Have you ever had the dream (or nightmare) that you receive a call from a well-known conductor to sing your dream piece of music with mere hours of notice? Should that call come, would you be ready? Are you prepared to sing your best on a daily basis? The answer for most of us is no.
The Boy Scout motto, Be Prepared, influences millions of individuals the world over. You may have noticed, I’m not male, but the lessons Scouting teaches are applicable to the daily lives of singing musicians.
Here are a few ways to stay in best voice every day, not just for the Big Day.
1. Hydrate, hydrate, hydrate! A fully, fluid, filled singer will not need to pull water from the most delicate tissues for vital body processes. The adequate water supply keeps mucus thinly flowing over vocal folds, pharyngeal surfaces, and nasal passages. How much water you need varies with the season, humidity, activity level & physiology. A good place to start is 4 quarts/ liters per day for an adult. Yes, you will need to use the facilities more often for the first few days, then your body adjusts to the new normal. Caffeine caution: as much as I adore my morning coffee – it does NOT count toward my water intake for the day. Some pedagogues will instruct that all caffeine is anathema to professional singing.
2. Warm-up every day! Play with your voice! Discover and appreciate the changes you hear & feel. Remember to start with moving your entire body to release muscles & joints and remind your system of what it needs to do to sing efficiently. Breathe! Breathe! And Breathe! Then add sound to breath. Rhythmic unvoiced consonants are great for connecting abdominal control to articulators. Add descending, imprecise pitch exercises to the mix in hums or sighs or open vowels. When things feel and sound good – start specific patterns in similar arc to what you did immediately before exploring the entire range. If more practicing is on your agenda, go for it. If it is not a rehearsal day, your warm up session is a great self-diagnostic tool. If something isn’t working as well as usual, evaluate the situation & make your adjustments.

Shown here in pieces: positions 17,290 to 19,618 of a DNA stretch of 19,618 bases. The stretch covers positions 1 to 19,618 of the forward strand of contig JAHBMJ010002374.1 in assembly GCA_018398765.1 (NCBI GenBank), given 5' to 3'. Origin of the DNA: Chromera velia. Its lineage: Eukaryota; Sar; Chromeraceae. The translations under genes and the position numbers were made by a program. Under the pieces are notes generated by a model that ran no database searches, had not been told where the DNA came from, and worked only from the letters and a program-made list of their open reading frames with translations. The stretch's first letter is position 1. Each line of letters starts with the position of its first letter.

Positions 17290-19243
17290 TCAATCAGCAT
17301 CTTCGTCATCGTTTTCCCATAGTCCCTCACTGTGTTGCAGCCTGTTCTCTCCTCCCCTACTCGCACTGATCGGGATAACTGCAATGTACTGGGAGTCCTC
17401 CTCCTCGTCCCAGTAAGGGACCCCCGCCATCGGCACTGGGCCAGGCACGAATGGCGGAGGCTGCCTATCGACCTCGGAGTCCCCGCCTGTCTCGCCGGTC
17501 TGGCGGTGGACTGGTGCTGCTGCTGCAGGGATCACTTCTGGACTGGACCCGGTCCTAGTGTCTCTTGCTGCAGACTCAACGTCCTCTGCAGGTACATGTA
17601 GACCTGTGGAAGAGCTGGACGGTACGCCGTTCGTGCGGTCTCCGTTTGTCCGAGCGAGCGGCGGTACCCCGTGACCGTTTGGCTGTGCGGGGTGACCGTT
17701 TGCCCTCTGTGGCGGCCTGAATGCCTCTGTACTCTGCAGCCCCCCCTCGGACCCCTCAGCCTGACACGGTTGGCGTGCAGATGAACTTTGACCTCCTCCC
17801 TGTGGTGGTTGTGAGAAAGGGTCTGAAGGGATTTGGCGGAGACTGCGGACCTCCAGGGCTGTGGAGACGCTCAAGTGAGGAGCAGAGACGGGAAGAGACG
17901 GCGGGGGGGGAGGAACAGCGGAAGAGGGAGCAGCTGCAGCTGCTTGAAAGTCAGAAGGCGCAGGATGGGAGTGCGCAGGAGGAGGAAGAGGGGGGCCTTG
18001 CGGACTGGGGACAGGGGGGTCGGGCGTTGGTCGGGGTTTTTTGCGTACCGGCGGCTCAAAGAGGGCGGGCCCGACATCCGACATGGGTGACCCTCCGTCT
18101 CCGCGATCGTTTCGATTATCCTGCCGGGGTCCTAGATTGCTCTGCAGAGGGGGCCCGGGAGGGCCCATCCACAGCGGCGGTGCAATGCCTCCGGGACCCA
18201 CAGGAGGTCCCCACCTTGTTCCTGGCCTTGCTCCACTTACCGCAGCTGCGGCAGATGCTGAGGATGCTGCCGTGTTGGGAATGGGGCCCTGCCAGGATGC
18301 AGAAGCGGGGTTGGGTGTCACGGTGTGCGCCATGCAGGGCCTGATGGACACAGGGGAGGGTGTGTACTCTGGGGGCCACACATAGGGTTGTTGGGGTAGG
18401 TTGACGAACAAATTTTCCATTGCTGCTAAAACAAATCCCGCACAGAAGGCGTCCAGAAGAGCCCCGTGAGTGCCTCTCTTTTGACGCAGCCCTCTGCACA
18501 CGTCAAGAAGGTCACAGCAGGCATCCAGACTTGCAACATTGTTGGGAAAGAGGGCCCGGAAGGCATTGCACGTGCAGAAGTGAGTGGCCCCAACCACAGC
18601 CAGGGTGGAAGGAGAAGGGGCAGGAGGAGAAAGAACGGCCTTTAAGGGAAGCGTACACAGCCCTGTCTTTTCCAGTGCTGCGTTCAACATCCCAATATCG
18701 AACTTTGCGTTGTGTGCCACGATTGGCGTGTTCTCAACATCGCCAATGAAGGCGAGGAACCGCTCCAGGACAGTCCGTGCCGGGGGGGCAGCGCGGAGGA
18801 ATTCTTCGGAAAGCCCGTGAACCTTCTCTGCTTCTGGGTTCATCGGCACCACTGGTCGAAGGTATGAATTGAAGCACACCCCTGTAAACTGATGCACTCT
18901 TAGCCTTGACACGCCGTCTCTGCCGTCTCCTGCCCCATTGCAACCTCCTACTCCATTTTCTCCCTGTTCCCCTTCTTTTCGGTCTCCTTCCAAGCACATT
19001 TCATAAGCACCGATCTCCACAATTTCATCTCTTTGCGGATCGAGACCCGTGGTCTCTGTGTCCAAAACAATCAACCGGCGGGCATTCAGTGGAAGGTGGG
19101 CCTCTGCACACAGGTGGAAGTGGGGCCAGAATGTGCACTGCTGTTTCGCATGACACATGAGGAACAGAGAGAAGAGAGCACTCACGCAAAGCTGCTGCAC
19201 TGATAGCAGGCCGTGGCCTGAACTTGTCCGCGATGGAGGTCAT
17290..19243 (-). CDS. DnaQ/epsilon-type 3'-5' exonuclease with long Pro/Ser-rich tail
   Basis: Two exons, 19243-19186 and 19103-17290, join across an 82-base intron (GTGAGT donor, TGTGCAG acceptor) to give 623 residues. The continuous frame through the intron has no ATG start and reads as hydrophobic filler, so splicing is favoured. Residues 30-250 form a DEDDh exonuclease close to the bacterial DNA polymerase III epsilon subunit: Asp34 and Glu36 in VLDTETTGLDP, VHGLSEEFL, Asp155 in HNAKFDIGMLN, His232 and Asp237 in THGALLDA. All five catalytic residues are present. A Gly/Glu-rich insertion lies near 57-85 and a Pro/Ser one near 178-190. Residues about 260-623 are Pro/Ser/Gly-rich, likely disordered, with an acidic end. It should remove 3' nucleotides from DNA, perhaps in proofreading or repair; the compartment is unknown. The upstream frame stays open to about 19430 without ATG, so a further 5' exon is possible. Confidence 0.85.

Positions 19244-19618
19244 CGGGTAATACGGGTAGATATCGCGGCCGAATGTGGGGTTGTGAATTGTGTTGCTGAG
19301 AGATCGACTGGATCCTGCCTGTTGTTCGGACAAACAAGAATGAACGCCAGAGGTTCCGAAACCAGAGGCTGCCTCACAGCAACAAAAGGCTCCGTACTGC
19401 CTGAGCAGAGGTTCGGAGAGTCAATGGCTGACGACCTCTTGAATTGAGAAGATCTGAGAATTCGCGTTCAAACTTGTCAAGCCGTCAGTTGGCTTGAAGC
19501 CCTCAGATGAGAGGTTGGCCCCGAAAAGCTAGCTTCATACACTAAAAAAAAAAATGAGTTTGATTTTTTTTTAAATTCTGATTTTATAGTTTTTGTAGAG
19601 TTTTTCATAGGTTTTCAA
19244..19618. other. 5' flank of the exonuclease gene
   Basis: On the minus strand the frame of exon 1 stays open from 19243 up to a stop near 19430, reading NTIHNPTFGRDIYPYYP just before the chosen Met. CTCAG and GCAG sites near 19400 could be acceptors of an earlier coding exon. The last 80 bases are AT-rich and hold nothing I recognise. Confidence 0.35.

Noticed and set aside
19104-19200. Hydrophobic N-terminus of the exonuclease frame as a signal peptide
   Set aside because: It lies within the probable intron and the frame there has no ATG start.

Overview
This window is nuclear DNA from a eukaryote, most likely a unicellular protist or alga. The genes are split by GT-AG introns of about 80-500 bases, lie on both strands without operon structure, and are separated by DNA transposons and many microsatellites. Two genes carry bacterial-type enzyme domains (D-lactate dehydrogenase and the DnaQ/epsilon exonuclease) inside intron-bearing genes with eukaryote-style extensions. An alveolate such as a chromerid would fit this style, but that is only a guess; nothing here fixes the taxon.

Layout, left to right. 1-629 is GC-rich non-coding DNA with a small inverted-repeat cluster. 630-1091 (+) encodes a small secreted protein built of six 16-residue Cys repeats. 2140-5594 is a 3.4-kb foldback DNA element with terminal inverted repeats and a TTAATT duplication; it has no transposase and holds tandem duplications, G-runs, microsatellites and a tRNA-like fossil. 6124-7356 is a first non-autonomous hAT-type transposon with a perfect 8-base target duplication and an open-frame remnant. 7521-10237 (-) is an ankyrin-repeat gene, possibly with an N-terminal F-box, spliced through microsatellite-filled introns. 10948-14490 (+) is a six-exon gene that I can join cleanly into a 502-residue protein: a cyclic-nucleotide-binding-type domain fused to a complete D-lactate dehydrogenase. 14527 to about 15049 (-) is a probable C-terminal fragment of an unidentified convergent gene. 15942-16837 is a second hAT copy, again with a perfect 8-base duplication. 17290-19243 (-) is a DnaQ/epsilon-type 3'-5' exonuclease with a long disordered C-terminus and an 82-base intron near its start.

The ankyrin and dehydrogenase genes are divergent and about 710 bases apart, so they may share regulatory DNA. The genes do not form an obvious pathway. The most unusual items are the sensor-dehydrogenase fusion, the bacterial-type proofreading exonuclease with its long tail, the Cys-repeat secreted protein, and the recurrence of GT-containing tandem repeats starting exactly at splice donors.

3. Practice – or not – that’s another day’s discussion!
4. Cool down! A good physical trainer at your gym will encourage you to relax and stretch the muscles you used. The minuscule muscles of the larynx deserve the same treatment! Humming and sliding coming back to center. Breathe! Hydrate!
5. Rest! Recover! Shut-up! 🙂 Allow the vocal folds that you have worked out extensively need time to release residual swelling resulting from both impact and sheering forces on edges as the vocal folds come together during phonation. For every hour of athletic rehearsal, you may need 2 hours of silence to recover. Healthy, flexible, well hydrated vocal folds bounce back more quickly!
Of the tips on this list, the Cool-down and Recovery time are the most often skipped by singers of all ages. If you want to sing your whole life long, these few things can help you sing better & longer.
Be Prepared to say YES!